19 thoughts on “Favorite Fiction for Every Letter of the Alphabet

  1. There are a lot of good As, but I’ll go with The Adventures of Huckleberry Finn by Mark Twain.

    Also-rans: The Arm of the Starfish by Madeleine L’Engle, Are You There, God? It’s Me, Margaret by Judy Blume, Another Fine Myth by Robert Asprin, Animal Farm by George Orwell, And to Think That I Saw it On Mulberry Street by Dr. Seuss, Anastasia Krupnik by Lois Lowry, All the King’s Men by Robert Penn Warren, All Quiet on the Western Front by Erich Maria Remarque, The Alienist by Caleb Carr, All Alone in the Universe by Lynne Rae Perkins, The Alfred G. Graebner Memorial High School Handbook of Rules and Regulations by Ellen Conford, and A is for Alibi by Sue Grafton, all of them quite terrific.

    🙂

    1. I felt I probably missed a lot of other good candidates, and while there are some good ones on your list, none of them make me want to change my pick.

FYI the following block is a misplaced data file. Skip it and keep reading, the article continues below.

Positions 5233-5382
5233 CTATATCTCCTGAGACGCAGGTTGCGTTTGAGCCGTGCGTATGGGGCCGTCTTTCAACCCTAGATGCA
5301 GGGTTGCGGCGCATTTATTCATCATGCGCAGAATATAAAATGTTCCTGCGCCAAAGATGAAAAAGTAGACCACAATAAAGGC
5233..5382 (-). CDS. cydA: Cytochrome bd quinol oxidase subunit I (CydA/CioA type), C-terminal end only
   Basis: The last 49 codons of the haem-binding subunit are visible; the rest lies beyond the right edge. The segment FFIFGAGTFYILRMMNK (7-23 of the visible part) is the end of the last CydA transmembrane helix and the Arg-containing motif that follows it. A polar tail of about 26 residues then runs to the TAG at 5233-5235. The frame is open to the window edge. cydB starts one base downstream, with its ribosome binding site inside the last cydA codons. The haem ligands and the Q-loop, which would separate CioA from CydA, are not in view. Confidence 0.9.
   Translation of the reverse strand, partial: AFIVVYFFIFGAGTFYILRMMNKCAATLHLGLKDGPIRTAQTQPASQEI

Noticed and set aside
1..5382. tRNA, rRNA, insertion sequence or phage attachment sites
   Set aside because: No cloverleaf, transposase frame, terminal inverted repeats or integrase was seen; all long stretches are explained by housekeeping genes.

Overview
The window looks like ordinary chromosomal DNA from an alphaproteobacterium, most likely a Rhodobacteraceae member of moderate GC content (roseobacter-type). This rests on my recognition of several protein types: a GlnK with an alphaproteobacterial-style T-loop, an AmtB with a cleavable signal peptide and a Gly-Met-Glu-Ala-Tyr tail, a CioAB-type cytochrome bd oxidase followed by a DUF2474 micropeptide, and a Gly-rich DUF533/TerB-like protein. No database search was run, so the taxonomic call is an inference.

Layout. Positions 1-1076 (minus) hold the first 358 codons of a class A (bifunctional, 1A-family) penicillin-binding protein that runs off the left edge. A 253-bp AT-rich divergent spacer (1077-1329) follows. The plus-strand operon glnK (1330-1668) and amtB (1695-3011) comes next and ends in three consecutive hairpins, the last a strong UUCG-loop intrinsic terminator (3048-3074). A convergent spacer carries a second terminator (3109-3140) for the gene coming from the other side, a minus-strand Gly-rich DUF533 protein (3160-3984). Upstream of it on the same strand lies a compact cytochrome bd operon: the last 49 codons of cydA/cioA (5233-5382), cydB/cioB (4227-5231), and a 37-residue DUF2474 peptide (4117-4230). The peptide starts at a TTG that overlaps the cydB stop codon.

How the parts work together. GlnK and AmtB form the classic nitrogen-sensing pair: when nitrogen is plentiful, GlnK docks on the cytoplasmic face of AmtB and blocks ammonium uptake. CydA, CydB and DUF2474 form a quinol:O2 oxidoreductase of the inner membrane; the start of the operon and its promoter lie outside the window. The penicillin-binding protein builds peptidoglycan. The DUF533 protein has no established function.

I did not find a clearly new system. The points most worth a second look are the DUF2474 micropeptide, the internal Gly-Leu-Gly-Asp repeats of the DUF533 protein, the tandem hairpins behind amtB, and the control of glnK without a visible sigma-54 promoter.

For what it’s worth, I re-read Huck Finn recently, I came away less impressed.

  2. B

    The Book of Disquiet
    I haven’t finished this, but this is a serious candidate for one of the greatest “novels” I’ve read. (I have novels in quotes because it feels more like a collection of poetic-philosophical aphorisms–but it’s fictional.)

    …Oops, while The Book of Disquiet is great, I probably have to choose The Brothers Karamazov.

    (Man, I’m wondering if I’m forgetting other books.)

  3. Here are some really good B fictions!
    B is for Burglar by Sue Grafton
    Bartholomew and the Oobleck by Dr. Seuss
    A Bear Called Paddington by Michael Bond
    Beezus and Ramona by Beverly Cleary
    Bedtime for Frances by Russell Hoban
    Bearing an Hourglass by Piers Anthony
    A Bell for Adano by John Hersey
    The Best Christmas Pageant Ever* by Barbara Robinson
    The Black Stallion by Walter Farley (all titles in series begin with B)
    The Book of Three by Lloyd Alexander
    Blu’s Hanging by Lois Ann Yamanaka
    Blubber by Judy Blume